How Working at the Space Center's Prepared Me for an LDS Mission
By Elder Scott Warner
Dear Mr. Williamson,
I have been super busy here at the MTC. Plus, we only get 30 minutes on our Pday to read and write e-mails. Here are some thoughts I had about how volunteering/working at the space centers helped prepare me for my mission. As you know I started volunteering when I was thirteen so I gained a lot from my time being a part of your awesome organizations.
1) I had many people tell me how hard the MTC was for them. It is true that the MTC is a rigorous schedule. However, after working long, rigorous hours at the space centers, I was well prepared. (I actually get more sleep here then I ever did working at the space centers.) I was also used to spending many days and nights away from home from doing camps since I was 13. This made it easier to adjust to being away from home.
|Scott as a 13 year old winning an award for volunteerism|
2) I was also warned that some of the beds at the MTC were hard to sleep on. As a volunteer, employee, and chaperone I spent many nights at the space centers. Sleeping arrangements were not always the best, especially if we had to give up our pads for campers. But, from this I learned to sleep anywhere on just about anything. So sleeping here has not been a problem.
3) Another thing I learned from my time at the space centers was getting along with lots of different kinds of people. I interacted with other volunteers, senior staff, and the numerous and various people of all ages that came to do missions. Sometimes we spent days and nights together, working together to make things happen. We had to work as a team despite different personalities to make the missions successful. On an LDS mission it is essential that you be able to work with and live with lots of different kinds of people too.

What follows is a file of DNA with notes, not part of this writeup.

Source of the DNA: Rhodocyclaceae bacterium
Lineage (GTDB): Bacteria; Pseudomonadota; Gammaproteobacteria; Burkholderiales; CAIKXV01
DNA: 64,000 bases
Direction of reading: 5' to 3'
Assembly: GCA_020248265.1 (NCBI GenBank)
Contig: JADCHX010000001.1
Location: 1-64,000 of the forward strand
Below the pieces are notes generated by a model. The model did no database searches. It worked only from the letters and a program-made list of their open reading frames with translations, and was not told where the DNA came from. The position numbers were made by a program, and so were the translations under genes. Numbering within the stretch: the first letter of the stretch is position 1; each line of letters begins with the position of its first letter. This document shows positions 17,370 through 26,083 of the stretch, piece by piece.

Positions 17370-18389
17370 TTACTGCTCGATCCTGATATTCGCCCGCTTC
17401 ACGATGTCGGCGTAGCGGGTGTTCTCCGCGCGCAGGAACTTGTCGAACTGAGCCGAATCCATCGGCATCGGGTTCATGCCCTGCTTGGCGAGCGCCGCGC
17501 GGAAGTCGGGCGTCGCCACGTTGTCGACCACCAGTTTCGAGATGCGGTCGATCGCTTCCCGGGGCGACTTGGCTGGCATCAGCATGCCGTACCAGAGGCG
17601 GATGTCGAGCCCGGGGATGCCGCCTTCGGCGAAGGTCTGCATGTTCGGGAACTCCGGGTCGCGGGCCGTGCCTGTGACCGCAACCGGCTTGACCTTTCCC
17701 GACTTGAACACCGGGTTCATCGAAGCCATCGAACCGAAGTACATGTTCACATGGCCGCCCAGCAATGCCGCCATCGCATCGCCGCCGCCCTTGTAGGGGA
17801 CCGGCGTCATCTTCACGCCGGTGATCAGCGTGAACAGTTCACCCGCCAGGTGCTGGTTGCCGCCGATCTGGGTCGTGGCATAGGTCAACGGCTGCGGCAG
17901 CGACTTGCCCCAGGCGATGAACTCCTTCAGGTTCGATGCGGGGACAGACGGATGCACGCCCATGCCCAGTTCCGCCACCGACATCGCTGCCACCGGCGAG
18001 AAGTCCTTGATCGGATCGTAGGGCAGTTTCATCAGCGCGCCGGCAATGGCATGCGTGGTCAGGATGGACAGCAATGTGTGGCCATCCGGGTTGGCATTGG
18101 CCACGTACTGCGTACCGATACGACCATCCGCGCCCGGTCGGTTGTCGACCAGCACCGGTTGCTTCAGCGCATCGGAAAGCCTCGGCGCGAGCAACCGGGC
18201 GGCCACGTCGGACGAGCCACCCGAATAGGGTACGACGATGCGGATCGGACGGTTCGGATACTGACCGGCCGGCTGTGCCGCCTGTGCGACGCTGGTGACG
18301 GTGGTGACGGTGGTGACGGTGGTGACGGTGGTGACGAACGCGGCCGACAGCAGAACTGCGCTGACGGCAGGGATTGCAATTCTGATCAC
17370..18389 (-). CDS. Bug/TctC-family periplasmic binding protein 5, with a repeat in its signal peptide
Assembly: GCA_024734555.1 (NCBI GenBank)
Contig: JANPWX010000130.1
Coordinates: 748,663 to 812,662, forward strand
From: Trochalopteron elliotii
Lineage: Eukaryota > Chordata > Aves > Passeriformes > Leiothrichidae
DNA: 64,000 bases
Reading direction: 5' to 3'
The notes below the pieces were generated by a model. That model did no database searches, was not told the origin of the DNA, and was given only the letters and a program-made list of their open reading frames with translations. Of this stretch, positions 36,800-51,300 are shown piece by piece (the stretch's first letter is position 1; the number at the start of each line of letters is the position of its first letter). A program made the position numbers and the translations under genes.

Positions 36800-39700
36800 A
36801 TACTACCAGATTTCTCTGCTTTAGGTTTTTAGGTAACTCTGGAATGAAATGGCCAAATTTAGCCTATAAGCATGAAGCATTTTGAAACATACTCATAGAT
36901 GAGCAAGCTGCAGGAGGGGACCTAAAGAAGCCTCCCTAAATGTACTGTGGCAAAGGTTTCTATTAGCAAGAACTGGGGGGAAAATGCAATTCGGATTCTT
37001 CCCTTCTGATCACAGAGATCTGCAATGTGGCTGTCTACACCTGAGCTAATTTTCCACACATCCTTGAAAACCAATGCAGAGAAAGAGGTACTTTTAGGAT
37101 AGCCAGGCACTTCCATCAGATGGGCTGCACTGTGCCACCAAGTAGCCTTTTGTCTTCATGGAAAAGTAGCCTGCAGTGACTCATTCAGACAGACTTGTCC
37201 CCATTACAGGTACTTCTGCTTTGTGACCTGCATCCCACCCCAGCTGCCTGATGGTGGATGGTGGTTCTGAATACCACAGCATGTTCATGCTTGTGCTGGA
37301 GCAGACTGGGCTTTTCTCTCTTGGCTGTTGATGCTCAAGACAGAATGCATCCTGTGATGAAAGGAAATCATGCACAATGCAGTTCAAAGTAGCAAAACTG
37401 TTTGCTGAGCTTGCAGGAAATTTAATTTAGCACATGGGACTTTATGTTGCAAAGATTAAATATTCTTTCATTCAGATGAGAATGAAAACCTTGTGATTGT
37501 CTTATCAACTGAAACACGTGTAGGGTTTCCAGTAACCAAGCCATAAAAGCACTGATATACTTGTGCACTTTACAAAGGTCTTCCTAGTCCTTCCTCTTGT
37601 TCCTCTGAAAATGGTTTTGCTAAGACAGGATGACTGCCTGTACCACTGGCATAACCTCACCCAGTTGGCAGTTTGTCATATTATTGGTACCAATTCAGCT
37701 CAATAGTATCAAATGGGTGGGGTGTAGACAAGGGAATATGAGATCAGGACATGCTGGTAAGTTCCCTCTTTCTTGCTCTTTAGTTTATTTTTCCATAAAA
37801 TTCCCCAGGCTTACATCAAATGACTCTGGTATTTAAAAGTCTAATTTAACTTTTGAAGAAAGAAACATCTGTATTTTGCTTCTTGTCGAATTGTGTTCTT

4) One thing that is interesting about the MTC is that they use a lot of simulated learning. A lot of our time is spent preparing lessons that we then have to give to our teachers who act like investigators. I learned the value of simulated learning from Mr. Williamson, and my time at the space centers. Now I spend most of my day in a simulated learning environment.
5) There is another interesting parallel I have found while doing this simulated learning. At the space center we have set mission stories, prepared tacticals, and staff all ready to carry out that story. The same is true with the lessons we prepare to teach people. In both cases we have a message/goal that we do our best to prepare and carry out. However, you never know where the crew will take things, just like you cannot predict the reactions of the people you teach. At the space center we had to be ready to adjust to the crew and anything they might throw at us and still manage to get the point of the mission through to the crew. Not always easy, though we did our best. As missionaries we have to be just as ready to respond to those we teach and whatever they may throw at us, and yet still try to get our message across to them.
6) As a volunteer we gained our knowledge and training from those who had been there longer. Then we passed that knowledge down to the upcoming volunteers. At the MTC we are taught by return missionaries. When we go out to the field we are trained by senior companions. Eventually, I will be training the newer missionaries. It is a pattern of sharing our knowledge to help others. I am so grateful to the many great space center people who trained me and pushed me to do my best.
7) Last, I learned that volunteering your time to a worthy cause, whether it be the space center or on a mission, is very rewarding and helps you grow as a person.
These are just a few of the ways volunteering/working at the space centers helped prepare me for my mission. Working at the space centers has made all the difference in my life. I have already seen the benefits in my first few weeks as a missionary. I know that what I gained will continue to help me for the next two years.
Thanks again to all of you!Elder Scott Warner
The Orion Spacecraft Launches. America's First Step toward a Manned Mission to Mars
NASA marked a major milestone Friday on its journey to Mars as the Orion spacecraft completed its first voyage to space, traveling farther than any spacecraft designed for astronauts has been in more than 40 years.
Orion splashdown in the Pacific.